The Ministry of Environment said on Monday that there was little hope that some 250 families who have returned to their former land in Koh Kong province would receive government support in their bid for further compensation from a Chinese firm developing a $3.8 billion tourism mecca in the area.
After a smaller group of families received significantly larger compensation packages earlier this month—including money for their land and even the trees on it—those who had accepted smaller buyouts in 2011 and resettled 20 km away returned to Kiri Sakor district this week demanding to restart negotiations.
According to Ung Virak, a representative of those families, 174 of them thumbprinted a petition on Monday and handed it to district governor Khim Chandy.
“I submitted the petition to the district hall this afternoon to ask the district governor to find a fair solution for the 250 families,” he said.
Mr. Chandy said the case was above his authority but that he would forward the petition to the provincial government.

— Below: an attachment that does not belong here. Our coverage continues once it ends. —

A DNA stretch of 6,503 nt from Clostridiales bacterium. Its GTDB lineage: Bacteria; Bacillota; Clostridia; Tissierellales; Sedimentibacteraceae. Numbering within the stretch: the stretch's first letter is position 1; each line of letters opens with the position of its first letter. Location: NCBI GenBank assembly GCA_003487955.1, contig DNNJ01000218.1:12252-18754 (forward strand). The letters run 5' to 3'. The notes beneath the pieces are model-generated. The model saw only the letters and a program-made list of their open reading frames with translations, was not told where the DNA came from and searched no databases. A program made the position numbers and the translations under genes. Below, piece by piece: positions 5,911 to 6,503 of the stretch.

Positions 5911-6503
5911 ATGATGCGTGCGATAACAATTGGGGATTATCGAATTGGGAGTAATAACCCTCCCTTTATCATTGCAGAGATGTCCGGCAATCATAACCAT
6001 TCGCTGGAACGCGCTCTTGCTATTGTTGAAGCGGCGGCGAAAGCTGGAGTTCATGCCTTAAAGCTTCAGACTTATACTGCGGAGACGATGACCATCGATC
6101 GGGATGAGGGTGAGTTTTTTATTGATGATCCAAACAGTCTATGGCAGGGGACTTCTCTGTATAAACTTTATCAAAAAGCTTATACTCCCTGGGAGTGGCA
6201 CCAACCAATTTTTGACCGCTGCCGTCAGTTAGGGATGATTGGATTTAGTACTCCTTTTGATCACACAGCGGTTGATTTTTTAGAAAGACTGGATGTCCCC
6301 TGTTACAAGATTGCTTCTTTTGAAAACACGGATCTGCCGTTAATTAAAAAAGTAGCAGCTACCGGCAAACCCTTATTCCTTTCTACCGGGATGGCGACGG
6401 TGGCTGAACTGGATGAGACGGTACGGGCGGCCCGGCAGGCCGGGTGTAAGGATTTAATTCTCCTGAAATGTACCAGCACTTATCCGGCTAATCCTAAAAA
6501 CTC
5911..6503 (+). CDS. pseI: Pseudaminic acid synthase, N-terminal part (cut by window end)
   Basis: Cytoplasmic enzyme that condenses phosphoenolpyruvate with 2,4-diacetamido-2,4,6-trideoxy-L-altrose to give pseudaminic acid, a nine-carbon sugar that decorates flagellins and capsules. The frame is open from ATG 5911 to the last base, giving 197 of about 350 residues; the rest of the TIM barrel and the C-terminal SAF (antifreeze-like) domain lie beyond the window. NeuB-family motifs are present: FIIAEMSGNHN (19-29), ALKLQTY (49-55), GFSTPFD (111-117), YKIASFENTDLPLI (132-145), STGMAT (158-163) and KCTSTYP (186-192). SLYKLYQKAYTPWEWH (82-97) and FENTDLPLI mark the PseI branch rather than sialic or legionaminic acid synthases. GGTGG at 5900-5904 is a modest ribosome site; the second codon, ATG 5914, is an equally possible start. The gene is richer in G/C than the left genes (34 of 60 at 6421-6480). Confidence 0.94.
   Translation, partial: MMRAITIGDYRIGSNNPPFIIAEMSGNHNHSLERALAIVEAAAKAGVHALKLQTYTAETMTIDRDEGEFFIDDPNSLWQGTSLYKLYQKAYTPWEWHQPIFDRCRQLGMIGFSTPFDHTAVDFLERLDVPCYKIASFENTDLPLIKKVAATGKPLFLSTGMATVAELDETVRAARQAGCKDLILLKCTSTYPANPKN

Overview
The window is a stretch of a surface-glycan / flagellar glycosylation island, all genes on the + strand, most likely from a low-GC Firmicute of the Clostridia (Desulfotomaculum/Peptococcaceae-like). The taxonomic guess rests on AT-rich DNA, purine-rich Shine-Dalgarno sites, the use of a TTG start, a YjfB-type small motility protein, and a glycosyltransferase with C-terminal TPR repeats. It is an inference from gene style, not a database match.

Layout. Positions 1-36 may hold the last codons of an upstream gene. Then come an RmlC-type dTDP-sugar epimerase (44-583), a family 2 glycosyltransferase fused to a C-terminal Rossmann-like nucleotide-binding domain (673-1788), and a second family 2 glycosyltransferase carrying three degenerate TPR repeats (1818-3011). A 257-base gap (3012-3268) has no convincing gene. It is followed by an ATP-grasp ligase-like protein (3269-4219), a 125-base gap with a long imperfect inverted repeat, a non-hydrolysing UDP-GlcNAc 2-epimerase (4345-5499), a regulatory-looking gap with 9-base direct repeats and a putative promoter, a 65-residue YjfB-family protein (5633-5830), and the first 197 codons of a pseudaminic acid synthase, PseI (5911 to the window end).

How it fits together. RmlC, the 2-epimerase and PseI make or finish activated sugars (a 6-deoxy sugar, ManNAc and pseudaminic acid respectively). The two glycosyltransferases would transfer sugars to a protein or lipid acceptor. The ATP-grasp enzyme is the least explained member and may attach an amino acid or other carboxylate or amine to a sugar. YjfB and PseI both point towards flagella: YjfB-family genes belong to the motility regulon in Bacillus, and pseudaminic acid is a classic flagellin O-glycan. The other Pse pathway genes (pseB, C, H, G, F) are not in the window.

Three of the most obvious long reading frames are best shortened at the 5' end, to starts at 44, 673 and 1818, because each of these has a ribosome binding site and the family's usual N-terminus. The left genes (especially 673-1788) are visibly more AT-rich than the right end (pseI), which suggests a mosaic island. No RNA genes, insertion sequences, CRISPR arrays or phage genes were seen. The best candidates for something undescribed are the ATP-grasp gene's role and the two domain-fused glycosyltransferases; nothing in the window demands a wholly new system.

Sao Sopheap, a spokesman for the Environment Ministry, which has helped mediate negotiations between the Union Development Group and local families, said it was a lost cause.
“I think the return of those families to stay on the land is illegal because they agreed to a deal to receive compensation from the company, thus they are not able to put pressure on the company to get more compensation,” Mr. Sopheap said. “I think the company will not give more compensation to the 250 families because they already agreed to a deal with the company.”
UDG project foreman Ly Takhai said the company had no intention to engage with the group, which he said included only 100 families.
“We will not provide more compensation to those families because they agreed to a deal with us a few years ago,” he said.
“The company will let the government a find solution for those families, because this case does not involve the company.”